As TiVo puts the finishing touches on their CES experience, we can clearly see from the “booth” signage (above) that they’re expanding beyond newly introduced native voice control to embrace third parties. While TiVo “Vox” offers far deeper integration and control, including stacked commands, than Amazon Alexa and Google Assistant can provide, those offerings are always-listening (for better or worse) and already installed in many TiVo customer’s homes… and options are good. No word yet on availability, but I assume this will come to all Hydra-endowed retail units and whichever MSOs choose to integrate (who may be limited by regional availability). Continue Reading…

Channel Master just unveiled an $89 “smart” antenna, featuring “seven different reception patterns.” And I had the same question as you – what does that even mean? So I rang up VP Joe Bingochea to get some answers.

It turns out the company has partnered with Ethertronics to integrate a variant of their “active steering” technology, also implemented within Samsung handsets for years and years. The amplified SMARTenna+ incorporates a tuner and some digital circuitry that will automatically scan the airwaves at first power up and then polarize the antenna elements for max receptivity – in this case, they’re going with the highest channel count as the preferred “pattern” (and presumably, in case of tie, higher quality signals would prevail). However, Channel Master recognizes your favorite channel may be an outlier, so the button on the bottom of the antenna manually steps through those patterns, should one need to fine-tune… in the literal sense. As an analogy, Joe reminded me of those old, powered rabbit ears that sported a dial.

Of course, the pinnacle of this technology would be a bundled antenna and set-top to match optimal “pattern” with currently tuned channel on the fly – something it turns out Sezmi had actually implemented back in the day and something Channel Master may look to in the future. Continue Reading…

Although announced last spring and having missed Belkin’s promised fall release, we knew the HomeKit-endowed WeMo Bridge was poised for release… and here it is. The Bridge does exactly what it says in linking up (a subset of) WeMo hardware to Apple’s smart home control — not only do you get direct Siri control of WeMo accessories, they’ll easily interoperate with all other devices in the ecosystem. For example, a WeMo motion sensor could be configured to trigger competing Hue lighting. Or the Philips Hue Motion Sensor, which I highly recommend, could trigger a WeMo Smart Outlet.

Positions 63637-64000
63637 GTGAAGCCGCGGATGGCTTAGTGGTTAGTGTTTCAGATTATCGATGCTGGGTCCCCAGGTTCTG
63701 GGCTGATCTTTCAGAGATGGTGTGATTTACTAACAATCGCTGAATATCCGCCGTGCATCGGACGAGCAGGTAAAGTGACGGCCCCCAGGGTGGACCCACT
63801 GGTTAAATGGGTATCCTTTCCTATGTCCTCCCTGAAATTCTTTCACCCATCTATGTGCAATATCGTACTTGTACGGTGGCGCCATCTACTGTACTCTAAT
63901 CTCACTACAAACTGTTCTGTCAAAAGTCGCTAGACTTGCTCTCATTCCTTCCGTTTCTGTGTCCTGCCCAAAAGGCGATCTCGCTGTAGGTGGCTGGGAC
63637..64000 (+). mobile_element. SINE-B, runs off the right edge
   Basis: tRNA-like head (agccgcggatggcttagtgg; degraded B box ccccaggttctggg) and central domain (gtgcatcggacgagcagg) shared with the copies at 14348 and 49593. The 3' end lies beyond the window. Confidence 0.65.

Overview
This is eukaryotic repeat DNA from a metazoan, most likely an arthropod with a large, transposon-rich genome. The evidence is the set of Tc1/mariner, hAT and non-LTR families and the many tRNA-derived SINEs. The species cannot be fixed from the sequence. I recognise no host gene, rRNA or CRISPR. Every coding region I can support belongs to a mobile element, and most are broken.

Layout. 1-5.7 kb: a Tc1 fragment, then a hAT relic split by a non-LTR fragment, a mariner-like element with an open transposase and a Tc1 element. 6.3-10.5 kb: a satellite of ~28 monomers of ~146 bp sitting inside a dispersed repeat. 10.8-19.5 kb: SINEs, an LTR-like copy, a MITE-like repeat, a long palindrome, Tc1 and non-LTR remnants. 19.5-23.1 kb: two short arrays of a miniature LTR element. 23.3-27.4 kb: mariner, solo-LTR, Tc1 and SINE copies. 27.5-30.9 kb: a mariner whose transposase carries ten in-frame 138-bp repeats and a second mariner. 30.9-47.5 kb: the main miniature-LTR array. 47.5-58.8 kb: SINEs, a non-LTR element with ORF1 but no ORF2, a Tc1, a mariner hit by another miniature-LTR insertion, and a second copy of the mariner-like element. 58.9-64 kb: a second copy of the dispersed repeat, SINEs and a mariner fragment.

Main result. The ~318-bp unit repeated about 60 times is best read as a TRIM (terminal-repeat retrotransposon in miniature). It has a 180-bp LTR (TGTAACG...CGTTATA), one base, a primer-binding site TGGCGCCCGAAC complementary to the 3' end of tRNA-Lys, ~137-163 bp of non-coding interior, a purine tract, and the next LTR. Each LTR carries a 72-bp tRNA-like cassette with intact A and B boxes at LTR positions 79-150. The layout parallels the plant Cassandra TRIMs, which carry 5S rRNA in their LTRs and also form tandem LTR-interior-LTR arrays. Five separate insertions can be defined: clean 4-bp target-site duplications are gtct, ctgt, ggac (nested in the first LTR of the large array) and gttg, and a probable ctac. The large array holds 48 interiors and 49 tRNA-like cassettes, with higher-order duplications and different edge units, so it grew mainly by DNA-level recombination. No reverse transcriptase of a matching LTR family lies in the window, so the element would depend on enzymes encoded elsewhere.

While WeMo Bridge pricing is reasonable at $40, it’s an easy decision for me to abstain. No, it’s not my well-documented frustrations with WeMo (since lessened) and HomeKit tepidness. It’s that Belkin has clearly abandoned the portion of the WeMo product line that I continue to rely on.

By way of Cord Cutters News, we learn that DISH subsidiary AirTV has inadvertently leaked upcoming product plans for at least one, if not two, DVR services. AirTV, of course, is designed to harness over-the-air television signals, with the first iteration displaying content locally and the newer edition implementing Slingbox technology to stream OTA around the house or around the world to apps on a variety of platforms including iPhone, Roku, Fire TV, and Apple TV.

While live antenna programming is nice, it’s also available on nearly every HDTV and “appointment television” is pretty darn limiting… so DVR capabilities would certainly enhance the value proposition of these offerings. Based on the pre-release marketing materials, it seems DISH will take divergent approaches in how they handle AirTV DVR based upon hardware model – but we’re reserving judgement until it all becomes official, presumably in the coming days as CES ramps up.